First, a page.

Public Input and Data Collection

Community, Environment, and Development classes have taught me many strategies for data collection: surveys, focus groups, key informant interviews. Internships have given me experience executing these strategies:

Stakeholder Brainstorming Work Sessions

Access the Keystone
Michael Baker International Planning Consulting | 2017

I recorded ideas at six brainstorming sessions with key stakeholders in communities along the Amtrak Keystone corridor, then compiled those ideas into lists and maps showing potential multi-modal projects for improving access to train stations.

Created by James Graef; used with permission from Michael Baker Intl.

International Expert Survey

ABCs to 123s: A Guide to Changing Route Nomenclature from Letters to Numbers
Centre Area Transportation Authority | 2016

I surveyed American Public Transportation Association member transit systems in the US and Canada to understand the systems which determined how their routes were named, and their process for changing route names. The data from the 31 responses was used to determine the best system of route nomenclature for CATA as it moves from route letters to route numbers, and to determine steps the agency should take to ease the transition for riders.

Development Hopes and Hesitations Survey

ced 404 individual survey project | 2021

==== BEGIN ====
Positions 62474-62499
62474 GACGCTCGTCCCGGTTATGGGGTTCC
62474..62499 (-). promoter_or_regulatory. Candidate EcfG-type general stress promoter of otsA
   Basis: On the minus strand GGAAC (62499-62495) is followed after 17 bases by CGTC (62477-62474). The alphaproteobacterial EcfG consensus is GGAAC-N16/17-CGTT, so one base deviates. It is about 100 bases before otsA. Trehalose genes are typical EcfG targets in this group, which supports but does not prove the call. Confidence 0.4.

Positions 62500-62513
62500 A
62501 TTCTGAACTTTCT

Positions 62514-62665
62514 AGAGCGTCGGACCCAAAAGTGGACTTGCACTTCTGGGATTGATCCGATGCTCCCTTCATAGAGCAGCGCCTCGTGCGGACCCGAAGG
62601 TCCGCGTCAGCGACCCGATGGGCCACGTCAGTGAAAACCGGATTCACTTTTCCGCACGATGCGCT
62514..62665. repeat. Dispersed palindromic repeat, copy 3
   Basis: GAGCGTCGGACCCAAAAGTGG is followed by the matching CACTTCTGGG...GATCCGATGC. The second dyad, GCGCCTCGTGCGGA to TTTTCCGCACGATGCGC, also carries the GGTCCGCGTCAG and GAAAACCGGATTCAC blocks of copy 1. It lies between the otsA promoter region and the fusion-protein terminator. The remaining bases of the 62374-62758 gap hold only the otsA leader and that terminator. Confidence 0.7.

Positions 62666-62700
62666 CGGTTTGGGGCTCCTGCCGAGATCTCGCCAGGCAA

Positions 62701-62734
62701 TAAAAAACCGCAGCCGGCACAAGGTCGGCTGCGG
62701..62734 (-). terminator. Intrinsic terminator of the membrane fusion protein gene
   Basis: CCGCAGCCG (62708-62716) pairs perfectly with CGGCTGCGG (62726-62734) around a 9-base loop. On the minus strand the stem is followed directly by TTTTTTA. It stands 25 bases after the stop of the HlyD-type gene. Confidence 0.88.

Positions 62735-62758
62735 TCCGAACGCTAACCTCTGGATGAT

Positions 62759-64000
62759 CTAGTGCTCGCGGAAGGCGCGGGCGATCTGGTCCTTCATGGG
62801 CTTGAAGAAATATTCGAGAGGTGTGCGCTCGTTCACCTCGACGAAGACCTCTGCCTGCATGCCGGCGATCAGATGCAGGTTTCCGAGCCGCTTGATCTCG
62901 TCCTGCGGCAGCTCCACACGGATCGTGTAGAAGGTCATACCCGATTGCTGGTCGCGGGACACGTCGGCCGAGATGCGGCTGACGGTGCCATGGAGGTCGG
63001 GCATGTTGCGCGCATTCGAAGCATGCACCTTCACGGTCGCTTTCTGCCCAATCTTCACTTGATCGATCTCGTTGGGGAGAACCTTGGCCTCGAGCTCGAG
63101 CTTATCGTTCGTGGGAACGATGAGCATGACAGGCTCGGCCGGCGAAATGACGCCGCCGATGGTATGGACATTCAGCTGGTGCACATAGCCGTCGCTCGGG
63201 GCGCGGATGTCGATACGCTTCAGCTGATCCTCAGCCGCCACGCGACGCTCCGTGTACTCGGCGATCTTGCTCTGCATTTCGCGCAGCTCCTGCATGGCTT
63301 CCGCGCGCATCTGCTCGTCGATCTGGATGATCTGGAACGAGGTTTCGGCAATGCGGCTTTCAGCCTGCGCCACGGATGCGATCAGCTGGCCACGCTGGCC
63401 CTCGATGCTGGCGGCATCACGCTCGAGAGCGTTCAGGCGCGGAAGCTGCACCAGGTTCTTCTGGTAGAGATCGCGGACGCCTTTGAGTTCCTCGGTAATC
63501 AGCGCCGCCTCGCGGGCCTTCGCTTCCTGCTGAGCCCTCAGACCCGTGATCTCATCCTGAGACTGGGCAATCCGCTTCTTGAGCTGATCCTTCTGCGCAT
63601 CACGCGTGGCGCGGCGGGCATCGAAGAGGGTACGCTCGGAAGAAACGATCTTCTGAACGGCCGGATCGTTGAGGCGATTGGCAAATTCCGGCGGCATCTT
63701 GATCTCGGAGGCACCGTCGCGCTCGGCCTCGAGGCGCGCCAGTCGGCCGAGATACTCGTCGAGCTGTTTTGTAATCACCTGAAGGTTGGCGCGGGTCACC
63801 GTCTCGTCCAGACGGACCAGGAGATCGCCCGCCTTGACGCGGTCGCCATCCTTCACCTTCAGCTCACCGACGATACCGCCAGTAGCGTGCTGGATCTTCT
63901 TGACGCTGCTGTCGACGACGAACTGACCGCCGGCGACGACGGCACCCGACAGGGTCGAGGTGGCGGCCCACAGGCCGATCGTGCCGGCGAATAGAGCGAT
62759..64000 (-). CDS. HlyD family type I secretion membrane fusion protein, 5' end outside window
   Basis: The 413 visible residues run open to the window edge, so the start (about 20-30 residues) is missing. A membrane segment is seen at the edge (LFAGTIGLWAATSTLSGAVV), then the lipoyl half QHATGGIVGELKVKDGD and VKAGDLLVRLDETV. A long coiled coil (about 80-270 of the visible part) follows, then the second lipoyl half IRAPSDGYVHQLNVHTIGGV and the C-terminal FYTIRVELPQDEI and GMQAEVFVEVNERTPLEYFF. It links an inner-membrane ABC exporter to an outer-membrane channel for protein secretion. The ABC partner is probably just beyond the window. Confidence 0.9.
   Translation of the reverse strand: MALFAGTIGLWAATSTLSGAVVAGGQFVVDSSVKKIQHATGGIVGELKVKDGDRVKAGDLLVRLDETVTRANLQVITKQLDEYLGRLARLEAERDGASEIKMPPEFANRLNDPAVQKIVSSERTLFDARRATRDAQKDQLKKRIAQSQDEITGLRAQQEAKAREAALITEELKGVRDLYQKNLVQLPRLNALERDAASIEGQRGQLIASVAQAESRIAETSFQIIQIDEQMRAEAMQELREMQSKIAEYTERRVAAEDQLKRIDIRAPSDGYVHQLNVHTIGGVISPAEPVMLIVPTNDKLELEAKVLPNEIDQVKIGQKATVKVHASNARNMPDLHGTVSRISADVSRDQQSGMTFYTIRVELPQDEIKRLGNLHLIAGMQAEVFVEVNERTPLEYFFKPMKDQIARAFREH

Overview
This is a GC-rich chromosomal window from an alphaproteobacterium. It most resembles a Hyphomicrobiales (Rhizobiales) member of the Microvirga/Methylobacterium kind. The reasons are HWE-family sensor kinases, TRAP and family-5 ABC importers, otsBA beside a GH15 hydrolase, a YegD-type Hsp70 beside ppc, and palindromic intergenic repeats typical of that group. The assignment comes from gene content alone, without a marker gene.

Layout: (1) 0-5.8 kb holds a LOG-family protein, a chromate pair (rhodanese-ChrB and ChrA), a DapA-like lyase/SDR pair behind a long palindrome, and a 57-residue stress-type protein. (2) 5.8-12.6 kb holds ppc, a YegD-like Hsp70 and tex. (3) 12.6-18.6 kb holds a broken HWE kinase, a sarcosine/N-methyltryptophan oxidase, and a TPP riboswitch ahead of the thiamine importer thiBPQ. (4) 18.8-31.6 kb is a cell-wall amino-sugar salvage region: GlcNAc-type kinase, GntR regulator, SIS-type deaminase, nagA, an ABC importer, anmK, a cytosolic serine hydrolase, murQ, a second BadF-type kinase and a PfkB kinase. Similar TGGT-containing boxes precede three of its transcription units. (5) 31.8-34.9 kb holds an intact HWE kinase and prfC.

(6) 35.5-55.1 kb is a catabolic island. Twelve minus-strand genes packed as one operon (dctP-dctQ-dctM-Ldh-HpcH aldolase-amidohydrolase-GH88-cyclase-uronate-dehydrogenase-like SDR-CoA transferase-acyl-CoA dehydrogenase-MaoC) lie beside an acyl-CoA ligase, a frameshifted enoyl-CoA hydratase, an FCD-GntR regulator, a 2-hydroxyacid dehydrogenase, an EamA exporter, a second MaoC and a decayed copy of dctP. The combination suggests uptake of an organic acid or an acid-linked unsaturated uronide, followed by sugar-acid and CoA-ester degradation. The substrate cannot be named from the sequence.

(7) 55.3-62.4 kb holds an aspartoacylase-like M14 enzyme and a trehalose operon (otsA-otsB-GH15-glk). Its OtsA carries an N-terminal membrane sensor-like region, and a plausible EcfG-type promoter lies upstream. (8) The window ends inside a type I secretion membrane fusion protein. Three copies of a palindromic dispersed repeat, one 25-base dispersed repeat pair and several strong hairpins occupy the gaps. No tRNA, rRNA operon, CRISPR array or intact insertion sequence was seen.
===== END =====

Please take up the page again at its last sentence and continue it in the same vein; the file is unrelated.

Timothy Kelsey, Professor

Local government staff and elected and appointed officials have almost complete control over the built environment in their jurisdictions. I attempted to explore what these important minds think about new development in one growing college town.

I created a survey instrument which principally asked how important benefits and costs of new development were to personal approval of that development by local officials. I constructed the instrument for paper-based completion and on Qraltrics for online completion. I sent the survey to 123 elected and appointed officials and staff of the six municipalities in the Centre Region. With 33 responses, I compiled lists of the most and least important benefits and costs of development according to those officials. This work could be useful in determining efficient strategies to increase acceptance of development by municipal officials and staff in communities with high housing needs like the Centre Region.

View the final report and paper instrument [PDF 10.8 MB]